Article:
I love to listen to all kinds of music when I warm up. On my iPod right now I have some Christian rock, classical music, pop, alternative, and classic rock. I like to switch up my music choices or just read while I stretch and prepare for class.

What do you think is the most common myth about being a dancer? What do you wish people knew about what it's really like to be a ballet dancer?

I believe one of the biggest myths about being a ballet dancer is that we all are crazy and have eating disorders. That is very false and sadly a prominent stereotype. Dancers are very unique individuals and although it is true in some cases that we can have body image issues that lead to eating disorders, most dancers are intelligent and know that we need fuel to be athletes. I also find it humorous that people judge dancers based on movies like "Black Swan" in which we are viewed as crazy when we study certain roles. I find it very important and enjoyable to analyze the role that you are dancing in a healthy mind-set in order to perform the best quality of that part so that your audience can enjoy it as much as you do. However, I have never known a case where analyzing a role is taken to the extreme of having nightmares or harming oneself or another!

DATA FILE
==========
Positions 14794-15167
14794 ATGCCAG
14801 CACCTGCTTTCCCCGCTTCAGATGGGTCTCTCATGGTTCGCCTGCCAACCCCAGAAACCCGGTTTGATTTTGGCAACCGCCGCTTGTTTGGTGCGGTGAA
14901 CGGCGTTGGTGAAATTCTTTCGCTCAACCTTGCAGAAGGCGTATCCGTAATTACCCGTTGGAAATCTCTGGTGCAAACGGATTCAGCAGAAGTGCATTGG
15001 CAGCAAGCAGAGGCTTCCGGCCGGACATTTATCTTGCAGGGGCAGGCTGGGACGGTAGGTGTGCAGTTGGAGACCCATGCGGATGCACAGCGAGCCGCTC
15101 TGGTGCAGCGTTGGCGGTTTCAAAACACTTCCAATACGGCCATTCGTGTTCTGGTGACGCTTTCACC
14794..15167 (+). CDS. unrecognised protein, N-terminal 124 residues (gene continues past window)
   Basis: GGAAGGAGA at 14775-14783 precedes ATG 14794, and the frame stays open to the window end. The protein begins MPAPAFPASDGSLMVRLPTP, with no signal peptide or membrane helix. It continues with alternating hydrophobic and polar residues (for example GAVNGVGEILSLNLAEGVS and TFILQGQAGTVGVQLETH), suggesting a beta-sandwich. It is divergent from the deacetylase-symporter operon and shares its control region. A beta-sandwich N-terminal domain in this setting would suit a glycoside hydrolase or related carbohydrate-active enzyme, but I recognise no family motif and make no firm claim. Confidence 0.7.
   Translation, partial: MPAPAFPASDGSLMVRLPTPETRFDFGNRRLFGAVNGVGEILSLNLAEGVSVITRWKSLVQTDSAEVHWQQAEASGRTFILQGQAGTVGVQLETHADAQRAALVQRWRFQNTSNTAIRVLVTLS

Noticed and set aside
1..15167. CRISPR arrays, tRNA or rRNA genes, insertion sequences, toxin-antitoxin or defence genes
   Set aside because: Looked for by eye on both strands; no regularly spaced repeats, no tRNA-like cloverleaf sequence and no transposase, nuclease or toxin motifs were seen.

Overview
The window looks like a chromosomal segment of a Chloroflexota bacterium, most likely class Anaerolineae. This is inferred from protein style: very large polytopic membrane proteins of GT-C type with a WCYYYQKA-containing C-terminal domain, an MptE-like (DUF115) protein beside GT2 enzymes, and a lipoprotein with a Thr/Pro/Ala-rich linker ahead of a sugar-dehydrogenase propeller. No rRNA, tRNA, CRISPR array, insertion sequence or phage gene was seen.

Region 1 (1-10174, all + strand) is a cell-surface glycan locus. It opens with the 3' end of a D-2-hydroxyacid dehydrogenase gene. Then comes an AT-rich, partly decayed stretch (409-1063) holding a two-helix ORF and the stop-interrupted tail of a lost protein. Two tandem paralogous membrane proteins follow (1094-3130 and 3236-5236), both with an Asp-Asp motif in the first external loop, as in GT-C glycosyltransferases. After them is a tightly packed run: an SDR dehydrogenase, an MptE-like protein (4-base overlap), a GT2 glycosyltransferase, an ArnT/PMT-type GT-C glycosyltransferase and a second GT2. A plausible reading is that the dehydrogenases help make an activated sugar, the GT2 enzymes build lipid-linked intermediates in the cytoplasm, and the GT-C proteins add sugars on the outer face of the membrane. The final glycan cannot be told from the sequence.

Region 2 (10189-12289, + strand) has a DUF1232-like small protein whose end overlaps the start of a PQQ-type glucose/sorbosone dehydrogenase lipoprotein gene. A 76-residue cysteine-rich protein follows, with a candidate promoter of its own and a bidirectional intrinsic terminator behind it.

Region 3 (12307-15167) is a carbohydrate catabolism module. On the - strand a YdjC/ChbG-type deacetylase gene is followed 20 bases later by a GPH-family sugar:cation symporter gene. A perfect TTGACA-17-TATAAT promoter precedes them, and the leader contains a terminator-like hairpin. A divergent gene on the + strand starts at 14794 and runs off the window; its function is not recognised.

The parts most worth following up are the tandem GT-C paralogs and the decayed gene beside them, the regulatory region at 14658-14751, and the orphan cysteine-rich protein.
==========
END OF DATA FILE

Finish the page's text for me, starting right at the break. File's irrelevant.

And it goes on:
Do you feel an affinity for any particular choreographer?